Montana State University

Former Montana Congressman Marlenee's papers at MSU

February 1, 2006 -- by Tracy Ellig


Ron Marlenee, who served in the U.S. House of Representatives from 1977 to 1992, donated his congressional papers to Montana State University. (MSU photo by Jay Thane.)   High-Res Available

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One of Montana's longest serving congressmen now has the record of his public service in the archives of Montana State University's main library in Bozeman.

Republican Ron Marlenee served in the U.S. House of Representatives from 1977 to 1993. His congressional papers from that time have recently been organized and made available for research by historians and the general public. The collection is housed in MSU's Renne Library.

"This is the most complete collection of congressional papers we have," said MSU professor and archivist Kim Allen Scott. "It forms a snapshot of Montana concerns of the late 20th century."

A farmer and rancher from Scobey, Marlenee served on the House Agriculture; and Interior and Insular Affairs committees. He was an ardent conservative, and the library's collection reflects Marlenee's desires for a balanced budget and shrinking the federal government. He was also focused on promoting timber, mining and energy interests; assisting family farms; and expanding the markets and export opportunities available to them. He was also a staunch defender of the Second Amendment right to bear arms.

The collection doesn't provide any surprises, Scott said.

"His record reflects his image and his service," he said.

Marlenee served during an unusual time in Montana's history: In 1990, the U.S. Census revealed that the state had 12,189 too few people for two congressional seats.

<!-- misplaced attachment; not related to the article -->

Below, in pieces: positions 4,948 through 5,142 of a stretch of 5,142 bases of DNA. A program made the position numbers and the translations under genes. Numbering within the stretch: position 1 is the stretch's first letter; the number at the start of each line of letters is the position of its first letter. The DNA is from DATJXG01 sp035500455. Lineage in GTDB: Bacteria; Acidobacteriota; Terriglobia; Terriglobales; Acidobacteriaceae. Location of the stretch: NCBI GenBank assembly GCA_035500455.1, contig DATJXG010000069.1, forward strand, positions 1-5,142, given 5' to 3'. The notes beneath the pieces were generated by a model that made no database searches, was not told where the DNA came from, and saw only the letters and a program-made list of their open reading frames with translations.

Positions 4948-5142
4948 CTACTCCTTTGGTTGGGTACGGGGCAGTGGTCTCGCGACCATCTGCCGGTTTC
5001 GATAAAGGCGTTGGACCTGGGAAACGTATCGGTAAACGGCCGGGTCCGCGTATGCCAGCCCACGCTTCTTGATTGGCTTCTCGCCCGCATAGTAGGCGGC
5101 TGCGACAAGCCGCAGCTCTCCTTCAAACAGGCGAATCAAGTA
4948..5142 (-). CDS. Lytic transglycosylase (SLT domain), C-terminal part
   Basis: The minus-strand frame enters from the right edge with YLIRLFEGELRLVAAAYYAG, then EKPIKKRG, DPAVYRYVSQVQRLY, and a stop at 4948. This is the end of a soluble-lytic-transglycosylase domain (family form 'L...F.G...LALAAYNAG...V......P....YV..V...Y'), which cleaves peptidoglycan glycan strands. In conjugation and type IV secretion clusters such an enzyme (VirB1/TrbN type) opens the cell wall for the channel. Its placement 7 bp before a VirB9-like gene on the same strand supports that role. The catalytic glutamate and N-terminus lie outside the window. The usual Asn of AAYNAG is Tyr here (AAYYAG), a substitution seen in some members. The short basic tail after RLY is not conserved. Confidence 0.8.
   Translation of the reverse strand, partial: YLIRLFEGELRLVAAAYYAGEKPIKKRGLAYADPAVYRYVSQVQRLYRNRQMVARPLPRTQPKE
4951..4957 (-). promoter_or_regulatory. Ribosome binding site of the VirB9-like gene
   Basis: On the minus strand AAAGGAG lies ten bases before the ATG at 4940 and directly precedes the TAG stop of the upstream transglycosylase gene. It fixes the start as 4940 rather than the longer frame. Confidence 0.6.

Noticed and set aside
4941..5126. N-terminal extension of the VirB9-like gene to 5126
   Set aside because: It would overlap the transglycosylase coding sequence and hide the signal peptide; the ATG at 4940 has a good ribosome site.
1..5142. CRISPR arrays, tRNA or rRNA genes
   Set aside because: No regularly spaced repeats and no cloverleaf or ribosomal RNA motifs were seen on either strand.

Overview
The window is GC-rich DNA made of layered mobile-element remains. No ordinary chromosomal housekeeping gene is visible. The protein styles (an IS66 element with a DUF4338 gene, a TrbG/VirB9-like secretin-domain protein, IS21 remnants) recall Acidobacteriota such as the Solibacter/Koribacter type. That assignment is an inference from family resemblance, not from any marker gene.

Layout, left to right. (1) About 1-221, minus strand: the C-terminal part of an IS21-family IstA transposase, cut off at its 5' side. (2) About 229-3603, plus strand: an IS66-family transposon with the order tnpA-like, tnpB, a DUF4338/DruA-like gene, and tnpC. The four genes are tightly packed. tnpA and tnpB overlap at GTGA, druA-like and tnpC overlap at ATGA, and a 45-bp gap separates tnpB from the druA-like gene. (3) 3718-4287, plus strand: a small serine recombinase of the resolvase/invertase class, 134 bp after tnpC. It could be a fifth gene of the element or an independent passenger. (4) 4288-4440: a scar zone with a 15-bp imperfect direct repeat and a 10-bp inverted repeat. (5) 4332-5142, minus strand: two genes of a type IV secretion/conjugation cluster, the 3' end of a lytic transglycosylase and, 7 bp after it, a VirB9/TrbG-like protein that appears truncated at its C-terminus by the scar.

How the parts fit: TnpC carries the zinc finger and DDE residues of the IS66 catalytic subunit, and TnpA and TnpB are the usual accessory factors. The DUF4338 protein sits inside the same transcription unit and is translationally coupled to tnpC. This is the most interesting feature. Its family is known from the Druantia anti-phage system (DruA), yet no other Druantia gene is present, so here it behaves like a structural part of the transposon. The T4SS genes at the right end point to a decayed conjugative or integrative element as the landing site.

Marlenee and the state's other congressman, Democrat Pat Williams, were forced to run against each other for control of the largest congressional seat in the nation. Williams won and Marlenee retired from politics.

In his departure, Marlenee carried with him the legacy of being the longest serving Republican member of the U.S. House in Montana's history, a record he still holds. After Congress, Marlenee, now 70, worked as a lobbyist, most notably for Safari Club International, which promotes wildlife conservation and hunter rights worldwide.

Archivist Scott and assistant Pat Engbretson spent a year and a half organizing Marlenee's papers into 120 linear feet of neatly boxed files, of which 80 are purely constituent mail dealing mainly with public policy issues.

Marlenee attended MSU for one quarter in the fall of 1960 in architecture.

A web page for Marlenee's papers can be found at: www.lib.montana.edu/collect/spcoll/findaid/2317.html

Contact: Kim Allen Scott, (406) 994-5297 or kascott@montana.edu